The Ecuadorian restaurants of the Bronx largely remain far off the radar of adventurous eaters, who stick to Jackson Heights and Corona for their bounty of seco de chivo, humita, and morocho. But there are, to be sure, some Ecuadorian eats in the Bronx that rival what you'll find down in Queens, and through the end of the year we'll be occasionally spotlighting the restaurants that serve these dishes. First up, Lucho Barrios and their excellent chaulafan.
Just a couple quiet blocks from the bustling Hub, Lucho Barrios is—despite the drawn shades and a building that calls to mind a gentleman's club—bright and welcoming. You'll find a menu of down home standards, like fritada de chancho ($20 for a small, $25 for a large; poached and fried pork), humita ($3; fresh corn cake) and a rotating case of soup specials including chicken, salchicha (hot dog), and bolon (plantain dumplings).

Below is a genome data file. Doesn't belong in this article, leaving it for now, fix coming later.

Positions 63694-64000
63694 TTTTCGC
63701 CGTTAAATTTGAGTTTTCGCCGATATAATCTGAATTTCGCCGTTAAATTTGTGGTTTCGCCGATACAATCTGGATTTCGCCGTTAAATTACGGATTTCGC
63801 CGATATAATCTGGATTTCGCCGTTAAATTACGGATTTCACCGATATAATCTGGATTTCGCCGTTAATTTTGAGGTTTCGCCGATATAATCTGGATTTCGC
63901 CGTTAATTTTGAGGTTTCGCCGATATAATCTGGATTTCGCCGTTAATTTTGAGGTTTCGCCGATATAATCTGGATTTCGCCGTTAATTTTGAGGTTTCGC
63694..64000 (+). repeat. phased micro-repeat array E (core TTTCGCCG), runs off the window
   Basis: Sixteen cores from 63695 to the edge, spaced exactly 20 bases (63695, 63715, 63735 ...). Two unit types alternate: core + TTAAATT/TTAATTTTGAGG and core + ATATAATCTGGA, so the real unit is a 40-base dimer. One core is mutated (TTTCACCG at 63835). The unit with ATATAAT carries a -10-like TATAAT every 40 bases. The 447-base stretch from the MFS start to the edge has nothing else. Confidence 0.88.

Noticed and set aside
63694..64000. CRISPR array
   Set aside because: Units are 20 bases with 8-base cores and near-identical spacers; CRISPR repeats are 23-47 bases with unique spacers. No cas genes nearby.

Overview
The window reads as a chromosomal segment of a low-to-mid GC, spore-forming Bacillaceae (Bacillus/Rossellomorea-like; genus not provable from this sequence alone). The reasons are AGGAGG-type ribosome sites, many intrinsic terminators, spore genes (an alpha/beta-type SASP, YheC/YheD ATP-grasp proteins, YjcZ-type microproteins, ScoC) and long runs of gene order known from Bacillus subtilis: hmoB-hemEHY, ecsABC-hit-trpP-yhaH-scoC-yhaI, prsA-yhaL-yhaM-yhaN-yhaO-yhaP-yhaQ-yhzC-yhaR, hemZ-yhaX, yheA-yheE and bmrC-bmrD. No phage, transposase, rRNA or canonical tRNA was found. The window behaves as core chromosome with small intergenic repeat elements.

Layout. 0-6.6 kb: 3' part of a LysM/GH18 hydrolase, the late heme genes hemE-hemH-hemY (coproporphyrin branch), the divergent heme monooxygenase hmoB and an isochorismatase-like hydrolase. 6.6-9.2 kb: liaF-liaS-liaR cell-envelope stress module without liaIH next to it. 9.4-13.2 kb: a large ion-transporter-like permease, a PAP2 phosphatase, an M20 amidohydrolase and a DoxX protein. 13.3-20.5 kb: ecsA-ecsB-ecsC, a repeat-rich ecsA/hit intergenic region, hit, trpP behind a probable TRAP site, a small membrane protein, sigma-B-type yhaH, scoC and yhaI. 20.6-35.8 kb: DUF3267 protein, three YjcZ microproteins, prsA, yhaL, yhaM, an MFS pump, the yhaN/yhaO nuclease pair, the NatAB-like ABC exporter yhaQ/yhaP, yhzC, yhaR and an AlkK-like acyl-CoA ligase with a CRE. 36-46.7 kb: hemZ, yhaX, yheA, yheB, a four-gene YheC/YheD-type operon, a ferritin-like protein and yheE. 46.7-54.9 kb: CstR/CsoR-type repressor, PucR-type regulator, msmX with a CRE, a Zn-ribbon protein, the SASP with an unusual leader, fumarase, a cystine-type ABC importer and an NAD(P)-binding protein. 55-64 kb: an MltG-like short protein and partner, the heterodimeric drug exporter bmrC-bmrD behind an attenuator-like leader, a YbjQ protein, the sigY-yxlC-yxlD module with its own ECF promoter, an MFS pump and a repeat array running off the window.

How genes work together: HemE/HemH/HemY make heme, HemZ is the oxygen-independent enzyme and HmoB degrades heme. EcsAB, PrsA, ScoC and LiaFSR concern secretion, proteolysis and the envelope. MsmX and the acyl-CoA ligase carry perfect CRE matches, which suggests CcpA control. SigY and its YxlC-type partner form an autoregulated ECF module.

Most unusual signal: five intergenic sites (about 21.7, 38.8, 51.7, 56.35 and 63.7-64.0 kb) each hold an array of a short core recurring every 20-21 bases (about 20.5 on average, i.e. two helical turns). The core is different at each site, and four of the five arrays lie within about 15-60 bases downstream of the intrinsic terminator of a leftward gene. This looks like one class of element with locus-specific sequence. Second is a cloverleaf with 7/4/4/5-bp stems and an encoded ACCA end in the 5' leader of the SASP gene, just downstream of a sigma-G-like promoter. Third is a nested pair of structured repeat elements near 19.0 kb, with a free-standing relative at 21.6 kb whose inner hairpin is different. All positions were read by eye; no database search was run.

Luchos Barrios' kitchen produces a very fine plate of Chaulafan ($13), the Ecuadorian take on chao fan or fried rice. Short grain rice is cooked just right, mixed with bits of fried egg and salty, crispy ham, small shrimp with a slightly metallic flavor, and parsley for a much needed dose of herbal brightness. It's a far cry from healthy but less greasy than you'd expect, and a taste of the familiar from somewhere new.
Other dishes we tried were not so impressive.
I, for one, can't resist the temptation of Humita, a steamed corn cake like a tamale, whenever it presents itself. But here you should. Unravel the foil wrapping and the sweet corn's aroma will entice you. But it seems like all the flavor escapes with the steam, and the plastic cheese doesn't help.
Don't bother, either, with the Bollo de Pescado ($8), a hulking tamale stuffed with underseasoned fish. The muddy colors, disconcertingly earthy aromas, and mushy texture of the shell make for a particularly unappetizing dish.
Our advice is to stick to the chaulafan, perhaps with a plate of fritada for good measure. You won't regret the indulgence.